Co-located care-of addresses have the advantage of flexibility, but require each device to have a unique IP address on the remote network. Foreign agent care-of addresses have the chief advantage of allowing many mobile devices on a foreign network without each requiring a distinct IP address.
While searching for an answer to this question, I wasn't able to find much information. Therefore, I will speak generally here.
Mobility for all OSI layers means that each OSI layer can support the requirements of mobility. This means that datagrams must be able to travel layer by layer without any hindrance so that mobility features and services can be supported.
The OSI reference model consists of 7 layers. Sometimes in some protocols, multiple layers are combined to form one layer. One such example is the TCP/IP protocol. The layers are also divided into higher and lower layers. The lower layers; namely the physical, data link and network layers deal with raw data from the hardware. The higher layers consist of transport, session, presentation and application layers. The lower layers can not usually hide the effects of mobility from the upper layers. Following are the layers and which services that they provide are affected by mobility:
On the physical layer, mobility affects data transmission and reception, and the topology and physical network design.
On the data link layer, mobility affects Logical Link Control (LLC), Media Access Control (MAC) and addressing.
On the network layer, mobility affects logical addressing (the layer three address), routing and datagram encapsulation.
On the transport layer, mobility affects process level addressing, multiplexing, demultiplexing and connection establishment, management and termination.
On the session, presentation and application layers, mobility affects translation and specific application, if any.
I am assuming that both; continuous and discrete mobility are affected in each case. Here in the table below, I am combining the session, presentation and application layers:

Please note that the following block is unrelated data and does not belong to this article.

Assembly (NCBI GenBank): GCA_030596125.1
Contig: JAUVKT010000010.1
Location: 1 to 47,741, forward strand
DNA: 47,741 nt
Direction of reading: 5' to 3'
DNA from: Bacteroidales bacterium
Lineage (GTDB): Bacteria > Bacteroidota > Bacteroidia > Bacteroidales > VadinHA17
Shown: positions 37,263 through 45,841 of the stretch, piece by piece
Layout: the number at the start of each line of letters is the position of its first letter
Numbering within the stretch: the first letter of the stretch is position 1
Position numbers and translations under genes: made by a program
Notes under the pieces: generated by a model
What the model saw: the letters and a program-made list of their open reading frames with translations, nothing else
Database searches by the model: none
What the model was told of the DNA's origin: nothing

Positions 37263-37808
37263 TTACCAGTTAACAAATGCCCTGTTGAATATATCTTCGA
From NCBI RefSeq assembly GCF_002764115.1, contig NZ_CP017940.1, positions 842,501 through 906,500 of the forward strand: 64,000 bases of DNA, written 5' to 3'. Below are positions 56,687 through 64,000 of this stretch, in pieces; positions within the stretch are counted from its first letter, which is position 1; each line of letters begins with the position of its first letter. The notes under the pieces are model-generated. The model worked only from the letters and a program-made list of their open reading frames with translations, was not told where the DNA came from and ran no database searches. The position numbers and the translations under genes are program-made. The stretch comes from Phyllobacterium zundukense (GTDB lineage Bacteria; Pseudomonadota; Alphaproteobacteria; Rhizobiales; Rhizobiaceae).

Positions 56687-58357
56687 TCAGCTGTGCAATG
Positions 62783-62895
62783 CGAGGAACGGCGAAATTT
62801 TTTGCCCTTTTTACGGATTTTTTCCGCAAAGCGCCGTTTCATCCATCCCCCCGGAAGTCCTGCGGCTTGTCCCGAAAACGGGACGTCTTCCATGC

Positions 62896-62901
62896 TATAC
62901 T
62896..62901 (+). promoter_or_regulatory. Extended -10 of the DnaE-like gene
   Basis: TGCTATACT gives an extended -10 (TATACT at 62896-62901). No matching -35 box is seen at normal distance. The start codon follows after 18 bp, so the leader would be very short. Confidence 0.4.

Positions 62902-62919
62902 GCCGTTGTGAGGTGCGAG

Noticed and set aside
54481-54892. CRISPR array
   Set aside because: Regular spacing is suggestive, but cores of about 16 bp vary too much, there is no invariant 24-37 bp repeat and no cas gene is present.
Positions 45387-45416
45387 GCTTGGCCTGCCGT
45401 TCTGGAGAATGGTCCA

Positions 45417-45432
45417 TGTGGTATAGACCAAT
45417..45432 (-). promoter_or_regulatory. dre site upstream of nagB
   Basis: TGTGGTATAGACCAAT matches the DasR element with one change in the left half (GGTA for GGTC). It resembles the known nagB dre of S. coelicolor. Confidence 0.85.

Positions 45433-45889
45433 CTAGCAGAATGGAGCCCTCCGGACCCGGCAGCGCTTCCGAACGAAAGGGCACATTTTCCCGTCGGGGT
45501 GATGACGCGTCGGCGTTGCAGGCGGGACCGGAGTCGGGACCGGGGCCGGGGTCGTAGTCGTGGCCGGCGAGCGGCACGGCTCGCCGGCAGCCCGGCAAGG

|Physical||All types of mobility|
|Data link||All types of mobility|
|Network||All types of mobility|
|Transport||All types of mobility|
|Session, presentation, application||All types of mobility|
From the table, we can see that the OSI layers affect all mobility types which were discussed above in a previous question.
To quite an extent, the answer to this question has been given in question number five since the services offered by each layer are affected. The physical layer can be called the 'wire'. Since there may or may not be a wire used for communication, mobility will affect the physical layer. The data link layer encodes and decodes the data packet which includes the address. This address might be affected by mobility depending on where the user travels to with the device. In the network and transport layers, the switching, routing and the actual transfer of data between end systems is affected. In the session, presentation and application layers, the connection establishment, management and termination are affected alongside the various data formats. All of this is because when considering the concept of mobility purely, the device has no fixed address. However, using Mobile IP resolves these issues as discussed in another question before.
For the purpose of mobility, layers 3 and 4 are most affected. Due to this I won't discuss layers 1, 2, 5, 6 and 7. Information for this answer has been taken from a seminar on internetworking by Mika Ratola. Quoting from the seminar:
According to the OSI-model, the network layers main functionalities concern the controlling of the subnet. Key issues here are routing of packets, congestion control, and the interconnection of different networks. On the other hand, the transport layers main function is to accept data from the layer above, split it up into smaller units if needed, pass these to the network layer, and ensure that the pieces arrive correctly at the other end. Related issues here are handling multiple connections, multiplexing, flow control, and creating an error-free point-to-point channel that delivers data in the order it was sent.
Three solutions being considered are usually in the form of a separate mobility layer:
More details about each solution can be read on the linked seminar PDF file above. Another article by the name of "At What Layer Does Mobility Belong" by Wesley M. Eddy also highlights some possibilities of mobility at the network, transport and/or session layers.
Using the solutions above, the outcome from the most needed layers (Network, Transport) will experience some increase in size due to extra data. However, this will enable the support for mobility and services which might utilize it.
Ramjee Parasad and Rasmus L. Olsen. "The Unpredictable Future: Personal Networks Paving Towards 4G"